They identify themselves as part of the “pro-marriage movement” and see themselves at the beginning of a long political struggle, much like the battle over abortion. If they can begin shifting the terms of the debate away from gay rights and toward the meaning of marriage, they say, they have a chance to survive short-term defeats.
Nope! That's not going to happen. The only leverage the anti-gay bigots had was the idea that if gay marriage passed, a bad thing—an amorphous something terrible—would happen to us all. Now that states from coast to coast have approved gay marriage and nothing awful has happened, all their arguments are moot. Making the conversation more about "the meaning of marriage," which presumably means more bullshit Bible talk, isn't going to change that. People are seeing happy married gay couples, and now those who oppose gay marriage aren't just trying to stop something that has never happened before; they're trying to take something that is very real away from people. I'm happy to report that these conservative kids are in for long lifetimes of disappointment.
Support for gay marriage reached a new high in the latest ABC News/Washington Post poll, marking a dramatic change in public attitudes on the subject across the past decade. Fifty-eight percent of Americans now say it should be legal for gay and lesbian couples to wed.
We've come a very long way in ten years. As ABC News notes, "in 2004, strong opponents outnumbered strong supporters by a broad 34 percentage points."
Republicans don't get any more mainstream than Ohio Senator Rob Portman. He's so Republican, he was very nearly Mitt Romney's choice for vice president last year, until Romney decided he had to make a big splash and went for Paul Ryan instead. And now, Portman has announced that he's in favor of gay marriage:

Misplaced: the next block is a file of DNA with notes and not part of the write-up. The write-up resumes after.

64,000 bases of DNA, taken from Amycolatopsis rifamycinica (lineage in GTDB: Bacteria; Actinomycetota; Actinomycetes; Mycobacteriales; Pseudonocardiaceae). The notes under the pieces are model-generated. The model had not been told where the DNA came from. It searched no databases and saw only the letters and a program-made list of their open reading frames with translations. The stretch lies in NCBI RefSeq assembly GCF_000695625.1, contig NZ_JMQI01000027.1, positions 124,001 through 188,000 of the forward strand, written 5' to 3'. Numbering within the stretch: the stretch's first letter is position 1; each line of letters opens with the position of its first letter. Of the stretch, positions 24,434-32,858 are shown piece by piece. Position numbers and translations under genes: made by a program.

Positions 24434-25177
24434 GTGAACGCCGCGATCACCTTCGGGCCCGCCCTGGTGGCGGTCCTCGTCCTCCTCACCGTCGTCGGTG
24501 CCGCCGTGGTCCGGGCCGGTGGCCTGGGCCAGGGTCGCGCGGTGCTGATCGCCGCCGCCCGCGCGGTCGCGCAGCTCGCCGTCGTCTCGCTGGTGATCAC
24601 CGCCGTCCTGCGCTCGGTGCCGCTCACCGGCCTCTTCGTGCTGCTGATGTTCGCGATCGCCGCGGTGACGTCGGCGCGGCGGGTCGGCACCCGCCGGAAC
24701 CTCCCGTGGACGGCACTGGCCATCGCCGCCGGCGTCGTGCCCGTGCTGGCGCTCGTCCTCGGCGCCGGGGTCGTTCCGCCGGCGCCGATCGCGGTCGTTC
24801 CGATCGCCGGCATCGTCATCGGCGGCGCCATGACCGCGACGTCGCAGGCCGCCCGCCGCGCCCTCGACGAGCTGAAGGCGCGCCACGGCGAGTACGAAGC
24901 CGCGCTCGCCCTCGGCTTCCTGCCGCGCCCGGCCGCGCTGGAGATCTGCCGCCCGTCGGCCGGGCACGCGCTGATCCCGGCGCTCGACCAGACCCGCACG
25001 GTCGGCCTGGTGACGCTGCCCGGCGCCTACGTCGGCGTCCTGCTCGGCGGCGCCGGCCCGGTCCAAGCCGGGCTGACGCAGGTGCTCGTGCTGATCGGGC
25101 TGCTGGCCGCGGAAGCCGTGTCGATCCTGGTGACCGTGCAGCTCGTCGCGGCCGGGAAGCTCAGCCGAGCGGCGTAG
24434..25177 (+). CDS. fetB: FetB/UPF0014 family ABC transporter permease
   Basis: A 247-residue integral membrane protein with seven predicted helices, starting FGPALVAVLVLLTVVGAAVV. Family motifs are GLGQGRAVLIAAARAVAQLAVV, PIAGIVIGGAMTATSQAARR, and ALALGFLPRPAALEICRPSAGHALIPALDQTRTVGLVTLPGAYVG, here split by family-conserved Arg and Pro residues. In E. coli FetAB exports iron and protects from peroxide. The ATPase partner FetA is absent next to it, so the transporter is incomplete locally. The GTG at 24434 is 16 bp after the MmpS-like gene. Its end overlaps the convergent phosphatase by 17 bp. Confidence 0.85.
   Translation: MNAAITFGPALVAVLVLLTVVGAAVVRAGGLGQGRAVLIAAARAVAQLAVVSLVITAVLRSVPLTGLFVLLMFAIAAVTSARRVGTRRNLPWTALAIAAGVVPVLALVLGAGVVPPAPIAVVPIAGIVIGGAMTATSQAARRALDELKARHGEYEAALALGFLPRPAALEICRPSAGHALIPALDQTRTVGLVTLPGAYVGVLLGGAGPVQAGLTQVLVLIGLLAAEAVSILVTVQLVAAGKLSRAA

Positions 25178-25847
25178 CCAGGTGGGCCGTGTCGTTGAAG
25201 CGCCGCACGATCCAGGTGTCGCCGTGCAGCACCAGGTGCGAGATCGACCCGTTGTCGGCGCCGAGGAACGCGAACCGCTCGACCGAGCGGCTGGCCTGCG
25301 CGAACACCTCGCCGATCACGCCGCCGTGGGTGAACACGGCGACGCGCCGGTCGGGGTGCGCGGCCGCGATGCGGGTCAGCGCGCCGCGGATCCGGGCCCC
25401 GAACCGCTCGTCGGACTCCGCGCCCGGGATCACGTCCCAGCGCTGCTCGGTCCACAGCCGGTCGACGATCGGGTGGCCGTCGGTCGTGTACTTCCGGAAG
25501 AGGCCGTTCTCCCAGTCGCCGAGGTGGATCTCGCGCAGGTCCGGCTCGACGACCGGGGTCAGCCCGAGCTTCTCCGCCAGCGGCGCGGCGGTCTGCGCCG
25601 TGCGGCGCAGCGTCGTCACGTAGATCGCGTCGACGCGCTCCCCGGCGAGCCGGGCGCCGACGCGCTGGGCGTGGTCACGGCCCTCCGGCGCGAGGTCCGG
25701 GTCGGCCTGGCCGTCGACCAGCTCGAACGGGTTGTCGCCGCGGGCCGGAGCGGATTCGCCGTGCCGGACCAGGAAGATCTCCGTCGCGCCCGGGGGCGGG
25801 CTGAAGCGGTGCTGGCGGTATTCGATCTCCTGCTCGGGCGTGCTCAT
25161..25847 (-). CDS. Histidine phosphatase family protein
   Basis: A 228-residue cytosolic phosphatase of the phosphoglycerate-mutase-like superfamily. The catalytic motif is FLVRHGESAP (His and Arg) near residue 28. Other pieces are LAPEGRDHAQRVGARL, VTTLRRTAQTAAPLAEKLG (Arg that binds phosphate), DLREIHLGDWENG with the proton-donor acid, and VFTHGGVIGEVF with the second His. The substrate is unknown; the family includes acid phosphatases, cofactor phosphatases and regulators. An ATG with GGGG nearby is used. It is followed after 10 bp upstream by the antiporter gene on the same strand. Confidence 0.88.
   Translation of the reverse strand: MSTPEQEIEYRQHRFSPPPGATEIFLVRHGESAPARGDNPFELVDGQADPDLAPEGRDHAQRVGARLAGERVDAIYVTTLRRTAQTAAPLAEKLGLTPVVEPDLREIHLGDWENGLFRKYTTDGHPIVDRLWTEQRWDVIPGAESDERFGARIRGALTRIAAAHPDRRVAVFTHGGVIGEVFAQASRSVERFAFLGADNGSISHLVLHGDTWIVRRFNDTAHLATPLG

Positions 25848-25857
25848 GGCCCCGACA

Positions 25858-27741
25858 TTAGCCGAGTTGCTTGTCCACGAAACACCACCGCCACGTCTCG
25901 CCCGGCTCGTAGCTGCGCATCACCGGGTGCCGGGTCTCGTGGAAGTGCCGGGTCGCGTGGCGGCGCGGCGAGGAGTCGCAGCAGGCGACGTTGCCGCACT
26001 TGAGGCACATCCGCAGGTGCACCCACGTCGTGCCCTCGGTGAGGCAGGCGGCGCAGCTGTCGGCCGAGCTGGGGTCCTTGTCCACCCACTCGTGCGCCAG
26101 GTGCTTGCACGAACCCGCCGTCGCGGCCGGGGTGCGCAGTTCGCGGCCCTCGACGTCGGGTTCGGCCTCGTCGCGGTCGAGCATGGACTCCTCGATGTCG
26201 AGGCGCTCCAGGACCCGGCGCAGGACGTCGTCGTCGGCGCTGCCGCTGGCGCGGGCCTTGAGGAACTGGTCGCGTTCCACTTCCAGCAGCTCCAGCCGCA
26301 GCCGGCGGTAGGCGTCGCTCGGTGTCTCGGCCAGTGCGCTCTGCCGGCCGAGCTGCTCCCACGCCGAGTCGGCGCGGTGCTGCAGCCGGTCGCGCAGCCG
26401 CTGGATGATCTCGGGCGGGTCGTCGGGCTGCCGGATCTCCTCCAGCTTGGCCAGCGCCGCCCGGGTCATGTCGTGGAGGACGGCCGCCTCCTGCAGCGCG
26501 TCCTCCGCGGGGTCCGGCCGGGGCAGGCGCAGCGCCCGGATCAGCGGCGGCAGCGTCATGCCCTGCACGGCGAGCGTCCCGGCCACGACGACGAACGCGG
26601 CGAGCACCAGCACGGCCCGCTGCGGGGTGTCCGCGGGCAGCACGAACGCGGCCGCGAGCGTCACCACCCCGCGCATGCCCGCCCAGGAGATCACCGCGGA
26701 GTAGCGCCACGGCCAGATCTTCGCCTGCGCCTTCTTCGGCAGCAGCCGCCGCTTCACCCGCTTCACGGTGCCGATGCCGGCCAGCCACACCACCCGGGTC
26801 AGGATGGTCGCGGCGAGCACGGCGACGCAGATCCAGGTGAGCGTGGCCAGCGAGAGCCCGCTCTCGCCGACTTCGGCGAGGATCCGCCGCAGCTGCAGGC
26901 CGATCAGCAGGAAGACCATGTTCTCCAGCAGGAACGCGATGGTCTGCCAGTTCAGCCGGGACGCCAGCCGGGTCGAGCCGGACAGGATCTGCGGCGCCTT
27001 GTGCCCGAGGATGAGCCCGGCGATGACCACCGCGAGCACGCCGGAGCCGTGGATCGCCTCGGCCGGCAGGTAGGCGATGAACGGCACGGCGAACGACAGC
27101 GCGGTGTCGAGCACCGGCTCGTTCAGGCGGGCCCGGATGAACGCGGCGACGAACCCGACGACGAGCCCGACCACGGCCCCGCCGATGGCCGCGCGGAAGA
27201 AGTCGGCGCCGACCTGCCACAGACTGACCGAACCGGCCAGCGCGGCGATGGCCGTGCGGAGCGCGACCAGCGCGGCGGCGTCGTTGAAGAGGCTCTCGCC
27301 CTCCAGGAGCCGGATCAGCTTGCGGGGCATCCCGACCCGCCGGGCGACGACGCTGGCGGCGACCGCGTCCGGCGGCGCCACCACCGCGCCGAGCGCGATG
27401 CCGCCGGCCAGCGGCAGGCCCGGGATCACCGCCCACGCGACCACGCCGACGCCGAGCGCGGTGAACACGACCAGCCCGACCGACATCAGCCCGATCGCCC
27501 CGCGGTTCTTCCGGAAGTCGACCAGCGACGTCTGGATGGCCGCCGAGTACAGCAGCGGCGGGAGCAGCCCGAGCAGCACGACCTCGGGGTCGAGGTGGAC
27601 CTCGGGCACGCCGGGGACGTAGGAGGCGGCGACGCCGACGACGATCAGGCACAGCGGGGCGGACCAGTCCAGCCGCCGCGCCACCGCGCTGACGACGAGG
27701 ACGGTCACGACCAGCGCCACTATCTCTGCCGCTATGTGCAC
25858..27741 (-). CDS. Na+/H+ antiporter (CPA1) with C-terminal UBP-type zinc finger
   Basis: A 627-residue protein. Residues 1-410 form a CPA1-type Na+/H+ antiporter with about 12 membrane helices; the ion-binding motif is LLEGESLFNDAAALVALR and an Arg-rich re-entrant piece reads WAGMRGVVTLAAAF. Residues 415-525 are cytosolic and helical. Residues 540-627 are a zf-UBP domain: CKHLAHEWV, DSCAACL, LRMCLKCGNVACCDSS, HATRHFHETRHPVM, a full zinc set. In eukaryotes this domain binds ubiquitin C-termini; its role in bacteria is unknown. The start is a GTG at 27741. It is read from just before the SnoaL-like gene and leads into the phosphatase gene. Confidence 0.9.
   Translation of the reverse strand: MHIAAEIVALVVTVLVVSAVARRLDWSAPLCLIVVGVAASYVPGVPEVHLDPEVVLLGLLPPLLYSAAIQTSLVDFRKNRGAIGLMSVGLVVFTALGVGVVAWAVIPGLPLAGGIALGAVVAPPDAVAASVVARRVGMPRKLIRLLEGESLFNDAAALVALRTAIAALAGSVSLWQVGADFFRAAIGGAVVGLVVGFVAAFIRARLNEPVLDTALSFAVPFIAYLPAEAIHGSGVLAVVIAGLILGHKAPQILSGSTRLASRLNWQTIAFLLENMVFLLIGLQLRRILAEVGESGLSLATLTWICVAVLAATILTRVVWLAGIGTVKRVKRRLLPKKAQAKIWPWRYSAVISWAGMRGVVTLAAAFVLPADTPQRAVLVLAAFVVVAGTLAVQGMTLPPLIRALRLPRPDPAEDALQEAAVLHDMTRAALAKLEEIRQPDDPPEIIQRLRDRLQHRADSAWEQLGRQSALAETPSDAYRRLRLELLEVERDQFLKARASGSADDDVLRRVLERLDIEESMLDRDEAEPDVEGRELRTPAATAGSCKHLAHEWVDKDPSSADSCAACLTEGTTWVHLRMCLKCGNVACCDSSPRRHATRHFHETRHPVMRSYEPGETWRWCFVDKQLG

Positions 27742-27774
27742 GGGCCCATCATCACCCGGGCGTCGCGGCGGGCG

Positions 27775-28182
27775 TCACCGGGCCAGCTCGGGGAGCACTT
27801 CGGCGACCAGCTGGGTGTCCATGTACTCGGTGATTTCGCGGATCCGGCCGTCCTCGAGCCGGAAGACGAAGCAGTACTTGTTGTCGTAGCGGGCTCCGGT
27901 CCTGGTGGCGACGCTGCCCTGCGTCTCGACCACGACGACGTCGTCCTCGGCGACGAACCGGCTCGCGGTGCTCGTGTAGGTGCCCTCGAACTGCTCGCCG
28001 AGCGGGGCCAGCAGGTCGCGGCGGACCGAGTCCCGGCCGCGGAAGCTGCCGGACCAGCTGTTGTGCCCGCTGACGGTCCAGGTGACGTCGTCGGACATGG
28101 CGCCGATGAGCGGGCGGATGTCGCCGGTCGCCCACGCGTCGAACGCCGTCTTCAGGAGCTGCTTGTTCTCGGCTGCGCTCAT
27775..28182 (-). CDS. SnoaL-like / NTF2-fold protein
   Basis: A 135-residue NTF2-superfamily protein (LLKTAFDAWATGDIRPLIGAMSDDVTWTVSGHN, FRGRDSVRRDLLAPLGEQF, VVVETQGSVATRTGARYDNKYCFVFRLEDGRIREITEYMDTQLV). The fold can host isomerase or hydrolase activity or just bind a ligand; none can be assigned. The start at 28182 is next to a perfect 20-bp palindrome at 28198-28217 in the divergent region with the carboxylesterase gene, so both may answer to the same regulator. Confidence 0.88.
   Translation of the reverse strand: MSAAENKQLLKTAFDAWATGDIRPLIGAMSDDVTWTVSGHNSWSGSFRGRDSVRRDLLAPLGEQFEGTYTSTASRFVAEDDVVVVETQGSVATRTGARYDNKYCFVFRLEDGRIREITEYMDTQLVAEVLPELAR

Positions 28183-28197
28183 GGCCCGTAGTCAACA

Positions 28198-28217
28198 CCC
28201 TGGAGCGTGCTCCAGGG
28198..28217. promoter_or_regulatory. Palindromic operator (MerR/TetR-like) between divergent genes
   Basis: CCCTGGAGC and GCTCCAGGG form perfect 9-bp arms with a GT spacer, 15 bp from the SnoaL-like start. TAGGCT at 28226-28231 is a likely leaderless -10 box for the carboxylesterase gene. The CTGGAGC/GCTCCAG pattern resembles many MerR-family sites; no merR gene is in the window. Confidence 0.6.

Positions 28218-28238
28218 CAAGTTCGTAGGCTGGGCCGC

Sen. Rob Portman has renounced his opposition to gay marriage, telling reporters from Ohio newspapers yesterday that he changed his position after his son Will told him and his wife, Jane, that he is gay.
Portman, an Ohio Republican, made the stunning revelation just a week before the U.S. Supreme Court hears oral arguments on a 1996 federal law asserting that gay marriage is not legal, a measure that Portman co-sponsored as a member of the U.S. House.
Portman couldn't do the full monty, though. He says gay marriage should still be a state-by-state issue. Still, this is huge news. Portman is as Republican as they come; his name has even come up a few times as a 2016 presidential contender. It'll be interesting to see how Republicans treat this news tomorrow at CPAC now that boring, reliable ol' Portman has backed off the bigot parade.
Straight people who've adopted kids? Your families are second best, your kids are second best, and your parenting is second best. So says the chairman of the National Organization for Marriage. He said it in an interview with the Associated Press and he was specifically talking about United States Supreme Court Chief Justice John Roberts, Roberts' wife, and Roberts' two adopted children. AP:
“You’re looking at what is the best course societywide to get you the optimal result in the widest variety of cases. That often is not open to people in individual cases. Certainly adoption in families headed, like Chief Roberts’ family is, by a heterosexual couple, is by far the second-best option,” said John Eastman, chairman of the National Organization for Marriage. Eastman also teaches law at Chapman University law school in Orange, Calif.